“The second target was to build relationships with referral sources and contacts we hadn’t had a meaningful relationship with before we came to London, to strengthen existing relationships and increase international referrals through London to Continental Noerr, and also earn sufficient revenue to cover costs and contribute to Noerr’s overall revenue,” he says.

Radau adds that at the beginning the London lawyers were still spending time on German transactions, but now the entire workload is made up of matters sourced through London.

“We’ve found the right balance between the hours we’ve worked here in London on matters and the hours worked elsewhere in ­Germany within Noerr – we know for sure that some significant transactions were brought to us in London that we wouldn’t have got if we hadn’t had the office there,” he says.

Belgian firm Liedekerke Wolters Waelbroeck Kirkpatrick, The Lawyer’s Benelux firm of the year, is celebrating its fifth anniversary in London, having made the decision to open just as the economy started to turn.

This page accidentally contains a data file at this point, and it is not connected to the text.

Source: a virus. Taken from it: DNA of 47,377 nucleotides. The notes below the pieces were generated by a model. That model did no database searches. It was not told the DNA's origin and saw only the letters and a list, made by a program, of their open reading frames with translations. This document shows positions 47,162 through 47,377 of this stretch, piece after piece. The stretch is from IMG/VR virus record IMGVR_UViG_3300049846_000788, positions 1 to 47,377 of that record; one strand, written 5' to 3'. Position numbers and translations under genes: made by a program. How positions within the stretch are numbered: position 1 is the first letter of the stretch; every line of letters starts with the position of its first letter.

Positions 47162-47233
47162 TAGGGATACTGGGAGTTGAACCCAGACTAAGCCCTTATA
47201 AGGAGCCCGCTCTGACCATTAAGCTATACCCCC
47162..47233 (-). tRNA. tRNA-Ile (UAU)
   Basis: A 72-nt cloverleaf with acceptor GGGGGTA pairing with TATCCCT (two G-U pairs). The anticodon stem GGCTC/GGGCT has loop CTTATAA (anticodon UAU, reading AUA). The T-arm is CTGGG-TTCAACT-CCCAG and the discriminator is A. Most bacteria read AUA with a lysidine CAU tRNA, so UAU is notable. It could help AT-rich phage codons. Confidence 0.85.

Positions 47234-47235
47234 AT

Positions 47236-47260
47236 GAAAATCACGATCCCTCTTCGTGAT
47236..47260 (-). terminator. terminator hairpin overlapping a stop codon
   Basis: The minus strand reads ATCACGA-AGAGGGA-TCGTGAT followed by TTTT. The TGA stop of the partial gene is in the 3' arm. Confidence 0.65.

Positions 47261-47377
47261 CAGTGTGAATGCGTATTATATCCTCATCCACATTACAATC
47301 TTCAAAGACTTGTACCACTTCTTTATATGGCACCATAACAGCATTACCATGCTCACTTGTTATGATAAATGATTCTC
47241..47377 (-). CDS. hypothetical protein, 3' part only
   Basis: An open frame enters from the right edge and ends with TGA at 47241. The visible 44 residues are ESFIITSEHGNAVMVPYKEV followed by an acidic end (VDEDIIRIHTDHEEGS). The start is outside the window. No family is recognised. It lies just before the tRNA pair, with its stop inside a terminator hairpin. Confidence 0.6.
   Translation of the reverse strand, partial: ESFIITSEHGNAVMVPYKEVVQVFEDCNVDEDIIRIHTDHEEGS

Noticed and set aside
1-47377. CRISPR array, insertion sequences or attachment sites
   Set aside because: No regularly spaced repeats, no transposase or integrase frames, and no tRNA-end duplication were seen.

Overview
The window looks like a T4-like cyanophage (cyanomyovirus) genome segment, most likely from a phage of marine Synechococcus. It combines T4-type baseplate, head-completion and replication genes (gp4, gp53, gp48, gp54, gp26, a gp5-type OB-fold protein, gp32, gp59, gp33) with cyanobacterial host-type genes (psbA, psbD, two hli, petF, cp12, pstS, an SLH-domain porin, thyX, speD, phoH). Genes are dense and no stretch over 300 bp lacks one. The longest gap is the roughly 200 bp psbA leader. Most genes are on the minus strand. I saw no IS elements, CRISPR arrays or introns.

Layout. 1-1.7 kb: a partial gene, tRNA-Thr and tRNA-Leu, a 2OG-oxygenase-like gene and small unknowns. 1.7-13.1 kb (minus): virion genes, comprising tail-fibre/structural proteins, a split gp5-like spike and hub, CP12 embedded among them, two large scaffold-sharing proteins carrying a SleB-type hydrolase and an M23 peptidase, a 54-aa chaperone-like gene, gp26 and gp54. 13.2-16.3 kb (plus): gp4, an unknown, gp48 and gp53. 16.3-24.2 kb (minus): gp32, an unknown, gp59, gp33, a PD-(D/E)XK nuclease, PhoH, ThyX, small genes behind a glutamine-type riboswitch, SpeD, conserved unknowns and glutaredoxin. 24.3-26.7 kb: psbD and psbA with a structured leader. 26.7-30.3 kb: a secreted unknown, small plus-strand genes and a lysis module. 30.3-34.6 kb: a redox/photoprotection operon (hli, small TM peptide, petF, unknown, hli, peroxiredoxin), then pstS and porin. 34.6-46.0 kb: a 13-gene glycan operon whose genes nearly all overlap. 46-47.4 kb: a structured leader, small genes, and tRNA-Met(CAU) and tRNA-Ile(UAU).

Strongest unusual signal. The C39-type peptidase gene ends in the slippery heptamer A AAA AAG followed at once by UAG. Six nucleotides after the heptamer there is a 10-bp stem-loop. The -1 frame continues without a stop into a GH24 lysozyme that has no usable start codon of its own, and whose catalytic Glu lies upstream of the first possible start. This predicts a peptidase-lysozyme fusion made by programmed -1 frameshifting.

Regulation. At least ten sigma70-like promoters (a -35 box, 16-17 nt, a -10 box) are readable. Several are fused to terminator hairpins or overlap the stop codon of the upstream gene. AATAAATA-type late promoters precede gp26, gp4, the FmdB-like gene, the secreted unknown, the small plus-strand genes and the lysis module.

“We realised that we had an increasing number of international clients that were involved in more cross-border transactions and working with many more international law firms,” explains London head Kristien Carbonez. “Given the market conditions we felt it was critical to be closer to our clients.”

Friends and relationships

Many European firms enter London expecting to bolster their relationships with UK and US firms in particular. Keogh says the welcome William Fry has received has been encouraging.

“I’ve been amazed how receptive English lawyers have been – how welcoming they’ve been,” he says.